Health Disparities, Neighborhood Poverty, and Racial Composition

Members of the Johns Hopkins University Bloomberg School of Public Health review a study on the effect of segregation, including neighborhood racial composition and concentration of poverty, on health. This presentation was originally given at the 2011 PLACE MATTERS National Conference.

Slides can be downloaded by clicking the link below.

Telling the Story of Place, Race and Health Equity: A Few Early Lessons

The Praxis Project discusses its racial and social justice initiative. This presentation was given at the 2011 PLACE MATTERS National Conference.

Slides can be downloaded by clicking the link below.

A Lost Decade: Neighborhood Poverty and the Urban Crisis of the 2000s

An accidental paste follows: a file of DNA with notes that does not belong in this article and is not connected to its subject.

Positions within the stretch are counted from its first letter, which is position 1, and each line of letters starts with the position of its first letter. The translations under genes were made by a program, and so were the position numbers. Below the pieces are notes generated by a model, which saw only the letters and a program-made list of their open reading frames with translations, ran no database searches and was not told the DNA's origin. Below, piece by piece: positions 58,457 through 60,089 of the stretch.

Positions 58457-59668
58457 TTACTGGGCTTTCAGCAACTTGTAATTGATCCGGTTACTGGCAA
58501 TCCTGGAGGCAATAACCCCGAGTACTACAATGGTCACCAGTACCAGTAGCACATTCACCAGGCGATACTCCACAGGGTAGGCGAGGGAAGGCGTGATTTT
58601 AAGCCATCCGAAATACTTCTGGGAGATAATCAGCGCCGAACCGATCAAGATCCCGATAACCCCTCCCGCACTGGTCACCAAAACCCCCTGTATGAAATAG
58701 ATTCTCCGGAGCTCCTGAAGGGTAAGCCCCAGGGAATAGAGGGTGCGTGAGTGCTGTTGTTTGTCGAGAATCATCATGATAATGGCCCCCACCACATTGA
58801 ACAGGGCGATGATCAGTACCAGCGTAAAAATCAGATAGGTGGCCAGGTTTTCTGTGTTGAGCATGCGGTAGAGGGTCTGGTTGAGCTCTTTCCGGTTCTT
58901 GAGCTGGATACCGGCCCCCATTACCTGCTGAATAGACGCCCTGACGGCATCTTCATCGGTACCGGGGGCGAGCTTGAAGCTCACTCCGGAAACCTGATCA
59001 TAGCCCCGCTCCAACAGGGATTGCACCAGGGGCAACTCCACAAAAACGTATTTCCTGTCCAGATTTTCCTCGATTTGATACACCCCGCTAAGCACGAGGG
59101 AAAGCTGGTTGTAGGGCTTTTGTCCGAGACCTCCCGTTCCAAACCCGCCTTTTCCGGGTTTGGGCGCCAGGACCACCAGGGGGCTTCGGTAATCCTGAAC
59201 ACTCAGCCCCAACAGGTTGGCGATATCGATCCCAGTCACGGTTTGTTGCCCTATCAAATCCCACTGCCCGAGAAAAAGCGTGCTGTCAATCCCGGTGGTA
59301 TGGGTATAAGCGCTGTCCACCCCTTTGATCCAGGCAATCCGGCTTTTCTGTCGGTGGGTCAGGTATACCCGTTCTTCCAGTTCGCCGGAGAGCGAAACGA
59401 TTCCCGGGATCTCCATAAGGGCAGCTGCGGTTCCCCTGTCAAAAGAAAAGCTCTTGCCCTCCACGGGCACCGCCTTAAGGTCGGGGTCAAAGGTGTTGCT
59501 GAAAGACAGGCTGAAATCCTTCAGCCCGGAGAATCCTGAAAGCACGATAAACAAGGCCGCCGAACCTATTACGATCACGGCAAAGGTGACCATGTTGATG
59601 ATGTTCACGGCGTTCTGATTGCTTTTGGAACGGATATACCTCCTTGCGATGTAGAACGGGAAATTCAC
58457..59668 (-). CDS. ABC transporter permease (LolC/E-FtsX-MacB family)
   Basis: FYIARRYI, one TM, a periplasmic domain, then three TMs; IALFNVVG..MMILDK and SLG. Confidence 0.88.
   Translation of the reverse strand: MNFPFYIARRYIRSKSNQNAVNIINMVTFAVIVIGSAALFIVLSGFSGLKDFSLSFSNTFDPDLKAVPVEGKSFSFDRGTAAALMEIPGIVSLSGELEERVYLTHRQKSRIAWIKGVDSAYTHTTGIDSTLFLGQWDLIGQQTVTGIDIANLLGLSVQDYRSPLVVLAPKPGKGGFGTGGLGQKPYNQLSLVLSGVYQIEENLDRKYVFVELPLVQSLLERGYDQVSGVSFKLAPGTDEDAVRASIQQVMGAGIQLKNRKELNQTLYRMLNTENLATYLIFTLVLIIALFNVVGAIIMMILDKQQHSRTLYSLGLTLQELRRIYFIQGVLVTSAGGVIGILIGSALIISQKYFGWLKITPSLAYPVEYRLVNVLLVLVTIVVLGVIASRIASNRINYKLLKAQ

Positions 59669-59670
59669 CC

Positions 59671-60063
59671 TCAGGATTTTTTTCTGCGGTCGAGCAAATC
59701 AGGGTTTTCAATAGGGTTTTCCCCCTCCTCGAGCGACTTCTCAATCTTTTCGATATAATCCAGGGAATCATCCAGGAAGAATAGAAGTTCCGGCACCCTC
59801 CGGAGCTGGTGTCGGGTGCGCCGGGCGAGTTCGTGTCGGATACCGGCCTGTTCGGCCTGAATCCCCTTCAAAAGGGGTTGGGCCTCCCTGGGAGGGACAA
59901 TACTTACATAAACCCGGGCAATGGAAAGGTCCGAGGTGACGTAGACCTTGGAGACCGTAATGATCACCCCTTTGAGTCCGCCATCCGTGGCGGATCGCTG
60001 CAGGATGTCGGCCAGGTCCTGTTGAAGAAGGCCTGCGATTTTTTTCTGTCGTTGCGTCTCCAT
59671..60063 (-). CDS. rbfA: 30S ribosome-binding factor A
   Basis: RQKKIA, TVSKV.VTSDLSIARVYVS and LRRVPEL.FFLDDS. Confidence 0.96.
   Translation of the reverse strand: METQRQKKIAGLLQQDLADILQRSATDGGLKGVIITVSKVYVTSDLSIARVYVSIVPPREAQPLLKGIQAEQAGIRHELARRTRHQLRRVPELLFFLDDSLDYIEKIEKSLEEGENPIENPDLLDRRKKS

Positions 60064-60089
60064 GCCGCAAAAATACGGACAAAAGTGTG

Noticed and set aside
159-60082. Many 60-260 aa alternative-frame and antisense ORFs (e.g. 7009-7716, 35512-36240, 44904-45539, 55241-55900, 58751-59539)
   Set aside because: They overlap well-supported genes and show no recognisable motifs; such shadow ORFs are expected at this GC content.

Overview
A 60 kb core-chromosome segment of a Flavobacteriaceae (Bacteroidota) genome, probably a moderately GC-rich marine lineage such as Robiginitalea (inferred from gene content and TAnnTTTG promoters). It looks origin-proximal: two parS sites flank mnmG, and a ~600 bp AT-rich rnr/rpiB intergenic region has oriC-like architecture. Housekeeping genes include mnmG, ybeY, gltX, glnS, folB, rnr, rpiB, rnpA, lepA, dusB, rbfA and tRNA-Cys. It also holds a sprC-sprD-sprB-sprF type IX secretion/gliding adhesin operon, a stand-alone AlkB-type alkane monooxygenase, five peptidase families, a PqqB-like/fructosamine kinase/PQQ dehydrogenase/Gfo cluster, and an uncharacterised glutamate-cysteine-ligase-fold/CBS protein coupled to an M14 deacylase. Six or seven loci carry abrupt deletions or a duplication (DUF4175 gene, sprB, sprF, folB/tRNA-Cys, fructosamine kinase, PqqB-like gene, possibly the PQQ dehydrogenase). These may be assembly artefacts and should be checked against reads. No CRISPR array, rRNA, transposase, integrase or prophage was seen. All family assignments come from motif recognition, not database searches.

The report looks at trends in the share of African American, Hispanic and white families in high-poverty neighborhoods since 1970. While there is a smaller share of black, Hispanic and white families living in high-poverty neighborhoods today than in 1970, black and Hispanic families are increasingly more likely than whites to live in high-poverty neighborhoods.

The Implications of Medicaid for Low-Income Communities

Recent efforts to sharply cut back funding and support for Medicaid go beyond Washington politics—they threaten the health of millions of Americans. For the past 45 years, Medicaid has been a largely successful program that delivers essential health services to a large segment of the population. Our country‟s most vulnerable citizens, including children, low-income parents, pregnant women, seniors and those with disabilities have all benefited from this social service jointly administered by federal and state governments, as well as the Children‟s Health Insurance Program (CHIP).

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